CHiPP is a centre of researchers and performers devoted to historical performance practices. It aims to bridge the gap between academic and artistic research and foster new avenues for both performance and scholarship. The avenues go two ways. We believe that practiced-based research can inform scholarship and offers new insight into historical knowledge and performance. As such, CHiPP is innovative internationally and it is the unique centre in Denmark to combine practice and research. Interdisciplinary, the Centre is devoted to various disciplines (theatre, music, dance, and history) and it reaches out to various cultural institutions. Its mission is to investigate historical practices such as gesture, declamation, vocal ornaments, stage design and costumes. Sources from the history of performances involves investigation in sources and materiality, approached from various analytical viewpoints. Using practice to inform knowledge, CHiPP advocates knowing by making and making in order to bring new knowledge. Its provides and foster the historical criticism of the academic researcher in a crucial cross-pollination with the practitioner's artistic knowledge. Our principal aim is to re-actualize historical performance practices through an enhanced historical awareness and analytical-dramaturgical approaches.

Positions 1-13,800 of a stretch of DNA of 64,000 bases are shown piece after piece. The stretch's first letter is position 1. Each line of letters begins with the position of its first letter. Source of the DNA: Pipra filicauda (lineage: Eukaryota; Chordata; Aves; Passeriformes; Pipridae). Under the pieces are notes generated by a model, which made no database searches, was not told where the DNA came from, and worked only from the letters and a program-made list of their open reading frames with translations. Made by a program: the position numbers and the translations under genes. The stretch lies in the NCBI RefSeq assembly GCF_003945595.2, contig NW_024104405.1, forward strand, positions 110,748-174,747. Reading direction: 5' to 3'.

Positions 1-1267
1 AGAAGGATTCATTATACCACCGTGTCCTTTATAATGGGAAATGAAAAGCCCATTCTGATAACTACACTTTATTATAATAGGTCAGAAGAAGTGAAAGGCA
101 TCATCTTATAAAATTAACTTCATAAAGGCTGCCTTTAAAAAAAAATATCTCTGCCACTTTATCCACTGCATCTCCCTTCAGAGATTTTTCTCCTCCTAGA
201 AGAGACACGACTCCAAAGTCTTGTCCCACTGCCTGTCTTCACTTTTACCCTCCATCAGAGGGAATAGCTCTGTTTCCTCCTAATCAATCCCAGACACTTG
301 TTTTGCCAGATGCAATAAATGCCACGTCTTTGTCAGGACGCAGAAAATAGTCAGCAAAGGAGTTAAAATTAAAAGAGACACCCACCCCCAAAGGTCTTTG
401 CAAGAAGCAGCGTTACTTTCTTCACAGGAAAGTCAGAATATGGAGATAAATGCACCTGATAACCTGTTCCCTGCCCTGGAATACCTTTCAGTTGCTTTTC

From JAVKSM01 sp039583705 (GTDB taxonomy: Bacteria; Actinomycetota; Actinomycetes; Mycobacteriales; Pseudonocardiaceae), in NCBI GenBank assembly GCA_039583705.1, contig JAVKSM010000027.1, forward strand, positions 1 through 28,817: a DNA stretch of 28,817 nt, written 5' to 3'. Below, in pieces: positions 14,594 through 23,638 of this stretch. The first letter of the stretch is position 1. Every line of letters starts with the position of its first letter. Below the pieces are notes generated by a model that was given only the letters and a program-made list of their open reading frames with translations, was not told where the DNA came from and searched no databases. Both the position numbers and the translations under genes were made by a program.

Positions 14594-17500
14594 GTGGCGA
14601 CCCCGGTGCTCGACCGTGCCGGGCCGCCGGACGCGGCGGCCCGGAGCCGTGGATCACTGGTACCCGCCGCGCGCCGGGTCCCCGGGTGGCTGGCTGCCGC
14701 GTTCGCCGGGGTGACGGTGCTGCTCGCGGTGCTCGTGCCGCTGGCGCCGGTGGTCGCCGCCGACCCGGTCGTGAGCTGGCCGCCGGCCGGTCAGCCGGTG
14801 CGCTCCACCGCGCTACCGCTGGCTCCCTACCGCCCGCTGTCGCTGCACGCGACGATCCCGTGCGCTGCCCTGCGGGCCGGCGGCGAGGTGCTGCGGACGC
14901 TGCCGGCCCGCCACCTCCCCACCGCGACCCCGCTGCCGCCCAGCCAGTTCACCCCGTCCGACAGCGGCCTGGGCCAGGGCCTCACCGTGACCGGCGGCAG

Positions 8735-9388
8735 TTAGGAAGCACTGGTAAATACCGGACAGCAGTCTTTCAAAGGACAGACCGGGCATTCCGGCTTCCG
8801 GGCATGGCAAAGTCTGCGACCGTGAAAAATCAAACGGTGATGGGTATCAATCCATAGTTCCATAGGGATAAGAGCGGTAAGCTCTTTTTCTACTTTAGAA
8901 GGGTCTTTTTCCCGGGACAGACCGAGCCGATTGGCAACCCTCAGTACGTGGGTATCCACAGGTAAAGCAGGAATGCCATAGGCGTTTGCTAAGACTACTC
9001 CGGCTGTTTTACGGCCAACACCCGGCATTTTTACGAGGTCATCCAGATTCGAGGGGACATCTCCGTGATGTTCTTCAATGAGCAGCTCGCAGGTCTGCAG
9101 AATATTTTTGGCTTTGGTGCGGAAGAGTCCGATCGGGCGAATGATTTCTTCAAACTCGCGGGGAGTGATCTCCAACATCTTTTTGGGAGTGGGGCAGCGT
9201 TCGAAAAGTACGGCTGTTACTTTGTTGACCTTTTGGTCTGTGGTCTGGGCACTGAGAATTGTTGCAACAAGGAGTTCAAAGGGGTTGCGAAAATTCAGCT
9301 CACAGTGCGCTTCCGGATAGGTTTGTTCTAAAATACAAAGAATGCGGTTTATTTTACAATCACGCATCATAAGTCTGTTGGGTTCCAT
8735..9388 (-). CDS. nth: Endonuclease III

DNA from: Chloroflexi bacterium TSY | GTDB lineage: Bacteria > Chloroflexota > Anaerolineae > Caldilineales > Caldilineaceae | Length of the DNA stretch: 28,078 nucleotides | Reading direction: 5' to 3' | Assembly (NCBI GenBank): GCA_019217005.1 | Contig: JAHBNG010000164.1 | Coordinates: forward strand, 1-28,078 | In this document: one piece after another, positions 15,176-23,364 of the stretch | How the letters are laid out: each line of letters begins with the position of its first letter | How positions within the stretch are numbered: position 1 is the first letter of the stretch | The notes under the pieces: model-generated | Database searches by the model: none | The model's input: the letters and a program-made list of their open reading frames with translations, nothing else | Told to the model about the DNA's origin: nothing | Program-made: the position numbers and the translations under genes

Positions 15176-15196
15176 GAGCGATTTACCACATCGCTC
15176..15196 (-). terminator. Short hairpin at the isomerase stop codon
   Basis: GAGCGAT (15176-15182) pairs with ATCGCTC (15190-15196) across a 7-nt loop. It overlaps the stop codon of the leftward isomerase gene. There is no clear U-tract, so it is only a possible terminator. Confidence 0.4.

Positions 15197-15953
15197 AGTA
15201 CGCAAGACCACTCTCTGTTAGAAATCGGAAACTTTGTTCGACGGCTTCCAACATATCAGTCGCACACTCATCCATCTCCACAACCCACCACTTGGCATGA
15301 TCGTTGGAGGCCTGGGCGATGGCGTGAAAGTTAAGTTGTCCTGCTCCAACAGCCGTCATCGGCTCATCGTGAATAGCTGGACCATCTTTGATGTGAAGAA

From the academic point of view, the aim of the centre is to reach a more concrete and complex understanding of the techniques and effects of historical performance practices. Furthermore, the centre aims to develop multifaceted strategies for reading the dramatic texts and the musical and choreographic scores of the past by taking their original contexts into account to a higher extent than has traditionally been the case. From the artistic point of view, the aim of the centre is to discover and explore forgotten performance practices as well as novel readings of historical texts and scores. This approach makes CHiPP truly innovative and differs from the Historically Informed Performance movement, which has traditionally focused on decontextualized reconstructions of the past ('museum theatre').
These collaborations between performance and scholarship are conducted as workshops, where artistic researchers, performing art students, and professional performers collaborate to create a new understanding of historical performance practices by experimentation and research. In addition to established classics, the centre will investigate forgotten and neglected works that are aesthetically complex and challenging quality, including works that have been marginalized by the hegemonic canon of theatre. This focus allows for productive exchange between academics and industry professionals and it establishes groundbreaking and new performing techniques informed by research. We regard the artistic knowledge of practitioners as an embodied form of aesthetic thinking, which may strengthen our understanding of the epistemological perspectives.